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1.
Struct Dyn ; 6(4): 044102, 2019 Jul.
Artigo em Inglês | MEDLINE | ID: mdl-31372369

RESUMO

Theoretical and experimental methodologies that can characterize electronic and nuclear dynamics, and the coupling between the two, are needed to understand photoinduced charge transfer in molecular building blocks used in organic photovoltaics. Ongoing developments in ultrafast pump-probe techniques such as time-resolved X-ray absorption spectroscopy, using an X-ray free electron laser in combination with an ultraviolet femtosecond laser, present desirable probes of coupled electronic and nuclear dynamics. In this work, we investigate the charge transfer dynamics of a donor-acceptor pair, which is widely used as a building block in low bandgap block copolymers for organic photovoltaics. We simulate the dynamics of the benzothiadiazole-thiophene molecule upon photoionization with a vacuum ultraviolet (VUV) pulse and study the potential of probing the subsequent charge dynamics using time-resolved X-ray absorption spectroscopy. The photoinduced dynamics are calculated using on-the-fly nonadiabatic molecular dynamics simulations based on Tully's Fewest Switches Surface Hopping approach. We calculate the X-ray absorption spectrum as a function of time after ionization at the Hartree-Fock level. The changes in the time-resolved X-ray absorption spectrum at the sulfur K-edge reveal the ultrafast charge carrier dynamics in the molecule occurring on a femtosecond time scale. These theoretical findings anticipate that ultrafast time-resolved X-ray absorption spectroscopy using an X-ray probe in combination with a VUV pump offers a new approach to investigate the detailed dynamics of organic photovoltaic materials.

2.
J Phys Chem A ; 123(34): 7351-7360, 2019 Aug 29.
Artigo em Inglês | MEDLINE | ID: mdl-31364853

RESUMO

We study the temporal evolution of the CH2O···ClF halogen-bonded dimer following vertical ionization out of outer-valence molecular orbitals on a femtosecond time scale, employing mixed quantum-classical molecular dynamics simulations. The charge density pattern in the ground state that is suitable for the formation of the ground-state halogen bond can be changed upon ionization. Depending on the molecular orbital that gets ionized, the change in the charge density transiently strengthens or weakens the halogen bond through altering the electrostatic interaction. A transient increase in the halogen bond strength is observed if the ionization enhances the positive charge on the halogen atom provided that the electron donor site possesses some negative charge. The evolution of the system following ionization is driven by energetic stabilization through transferring the electronic charge from the halogen bond acceptor/electron donor (CH2O) to the halogen bond donor/electron acceptor (ClF). The charge transfer oscillations are at the same time governed by the covalent bond vibrations.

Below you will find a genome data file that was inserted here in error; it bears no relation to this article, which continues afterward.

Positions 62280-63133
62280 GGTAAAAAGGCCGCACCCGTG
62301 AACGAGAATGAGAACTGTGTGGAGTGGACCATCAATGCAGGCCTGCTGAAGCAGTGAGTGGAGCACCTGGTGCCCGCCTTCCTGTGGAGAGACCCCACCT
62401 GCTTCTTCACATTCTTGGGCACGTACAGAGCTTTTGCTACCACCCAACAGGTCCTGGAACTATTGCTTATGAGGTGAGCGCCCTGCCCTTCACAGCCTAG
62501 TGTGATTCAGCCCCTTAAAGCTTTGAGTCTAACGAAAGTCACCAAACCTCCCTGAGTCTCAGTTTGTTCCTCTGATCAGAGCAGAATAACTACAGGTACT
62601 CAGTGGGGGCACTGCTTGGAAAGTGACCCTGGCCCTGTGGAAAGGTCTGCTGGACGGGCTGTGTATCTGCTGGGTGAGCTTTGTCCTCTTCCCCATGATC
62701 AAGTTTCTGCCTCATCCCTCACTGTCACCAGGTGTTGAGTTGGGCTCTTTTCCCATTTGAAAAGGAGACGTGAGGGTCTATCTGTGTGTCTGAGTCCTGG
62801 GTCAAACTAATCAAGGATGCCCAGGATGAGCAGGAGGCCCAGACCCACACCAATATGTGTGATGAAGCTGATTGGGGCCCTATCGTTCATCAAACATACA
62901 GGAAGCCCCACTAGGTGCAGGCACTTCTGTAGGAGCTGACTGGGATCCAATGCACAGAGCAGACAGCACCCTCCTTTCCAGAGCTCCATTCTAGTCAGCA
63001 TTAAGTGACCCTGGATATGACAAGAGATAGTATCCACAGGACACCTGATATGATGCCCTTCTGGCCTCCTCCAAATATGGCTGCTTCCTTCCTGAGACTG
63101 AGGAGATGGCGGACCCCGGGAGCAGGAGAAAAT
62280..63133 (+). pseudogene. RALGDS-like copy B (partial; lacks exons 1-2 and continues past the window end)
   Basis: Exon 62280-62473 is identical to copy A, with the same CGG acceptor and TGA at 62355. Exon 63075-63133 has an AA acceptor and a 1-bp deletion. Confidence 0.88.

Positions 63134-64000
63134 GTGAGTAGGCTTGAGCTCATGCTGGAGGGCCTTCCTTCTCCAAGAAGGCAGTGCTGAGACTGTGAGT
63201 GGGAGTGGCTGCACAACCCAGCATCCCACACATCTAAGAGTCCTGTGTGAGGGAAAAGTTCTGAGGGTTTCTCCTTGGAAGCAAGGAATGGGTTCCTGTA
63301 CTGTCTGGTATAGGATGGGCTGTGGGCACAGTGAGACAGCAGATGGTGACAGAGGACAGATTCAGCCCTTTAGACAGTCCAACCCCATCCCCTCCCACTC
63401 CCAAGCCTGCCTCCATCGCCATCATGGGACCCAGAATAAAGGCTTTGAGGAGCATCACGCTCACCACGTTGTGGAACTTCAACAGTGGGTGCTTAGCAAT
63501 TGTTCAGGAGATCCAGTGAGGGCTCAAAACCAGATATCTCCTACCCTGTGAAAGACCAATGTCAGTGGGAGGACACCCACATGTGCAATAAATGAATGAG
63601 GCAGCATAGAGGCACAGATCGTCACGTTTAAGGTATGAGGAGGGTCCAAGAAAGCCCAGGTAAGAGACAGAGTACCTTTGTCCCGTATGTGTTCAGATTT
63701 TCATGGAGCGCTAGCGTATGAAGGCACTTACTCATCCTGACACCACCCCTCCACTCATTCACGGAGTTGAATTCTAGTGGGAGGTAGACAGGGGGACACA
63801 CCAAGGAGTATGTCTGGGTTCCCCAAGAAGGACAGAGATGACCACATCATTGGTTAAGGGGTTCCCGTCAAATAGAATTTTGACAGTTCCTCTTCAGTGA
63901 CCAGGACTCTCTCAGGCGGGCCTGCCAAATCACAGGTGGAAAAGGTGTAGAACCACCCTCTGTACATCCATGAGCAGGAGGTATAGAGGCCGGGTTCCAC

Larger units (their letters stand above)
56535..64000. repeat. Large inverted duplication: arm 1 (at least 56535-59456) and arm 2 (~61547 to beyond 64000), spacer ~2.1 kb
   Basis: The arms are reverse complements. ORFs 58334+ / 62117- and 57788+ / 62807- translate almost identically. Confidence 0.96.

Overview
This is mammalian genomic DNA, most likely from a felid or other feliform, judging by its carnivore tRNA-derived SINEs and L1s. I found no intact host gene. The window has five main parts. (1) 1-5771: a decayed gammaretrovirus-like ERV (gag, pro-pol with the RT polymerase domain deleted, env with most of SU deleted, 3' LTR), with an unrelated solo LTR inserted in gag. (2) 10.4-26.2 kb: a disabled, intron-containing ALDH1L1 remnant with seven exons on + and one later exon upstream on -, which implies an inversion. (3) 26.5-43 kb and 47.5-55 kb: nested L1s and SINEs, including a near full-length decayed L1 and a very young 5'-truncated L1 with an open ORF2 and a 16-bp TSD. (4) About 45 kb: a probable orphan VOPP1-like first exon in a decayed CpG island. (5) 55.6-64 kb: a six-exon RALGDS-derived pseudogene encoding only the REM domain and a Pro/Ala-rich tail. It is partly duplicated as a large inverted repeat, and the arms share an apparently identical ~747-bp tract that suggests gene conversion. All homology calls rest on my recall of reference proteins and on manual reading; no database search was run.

3.
J Synchrotron Radiat ; 26(Pt 4): 1017-1030, 2019 Jul 01.
Artigo em Inglês | MEDLINE | ID: mdl-31274423

RESUMO

The xcalib toolkit has been developed to calibrate the beam profile of an X-ray free-electron laser (XFEL) at the focal spot based on the experimental charge state distributions (CSDs) of light atoms. Characterization of the fluence distribution at the focal spot is essential to perform the volume integrations of physical quantities for a quantitative comparison between theoretical and experimental results, especially for fluence-dependent quantities. The use of the CSDs of light atoms is advantageous because CSDs directly reflect experimental conditions at the focal spot, and the properties of light atoms have been well established in both theory and experiment. Theoretical CSDs are obtained using xatom, a toolkit to calculate atomic electronic structure and to simulate ionization dynamics of atoms exposed to intense XFEL pulses, which involves highly excited multiple core-hole states. Employing a simple function with a few parameters, the spatial profile of an XFEL beam is determined by minimizing the difference between theoretical and experimental results. The optimization procedure employing the reinforcement learning technique can automatize and organize calibration procedures which, before, had been performed manually. xcalib has high flexibility, simultaneously combining different optimization methods, sets of charge states, and a wide range of parameter space. Hence, in combination with xatom, xcalib serves as a comprehensive tool to calibrate the fluence profile of a tightly focused XFEL beam in the interaction region.

4.
Struct Dyn ; 6(2): 024101, 2019 Mar.
Artigo em Inglês | MEDLINE | ID: mdl-30915387

RESUMO

The dynamics of N 2 2 + dications after x-ray-induced Auger decay and their probing with a delayed infrared probe pulse are theoretically investigated based on a quantum-mechanical model including all relevant electronic states for which wave-packet calculations on ab-initio potential energy curves are performed. Our results demonstrate that the N 2 2 + yield modulated by the delay of the probe pulse contains dynamical information on the wave-packet evolution in the quasi-bound final electronic states. The Fourier transform of the calculated yield can be readily compared to experimental results [Fung et al., Nature 532, 471 (2016)] and good agreement of the main frequencies is found. Moreover, assignment of these frequencies to specific vibrational energy levels in the quasi-bound potentials is reported as well.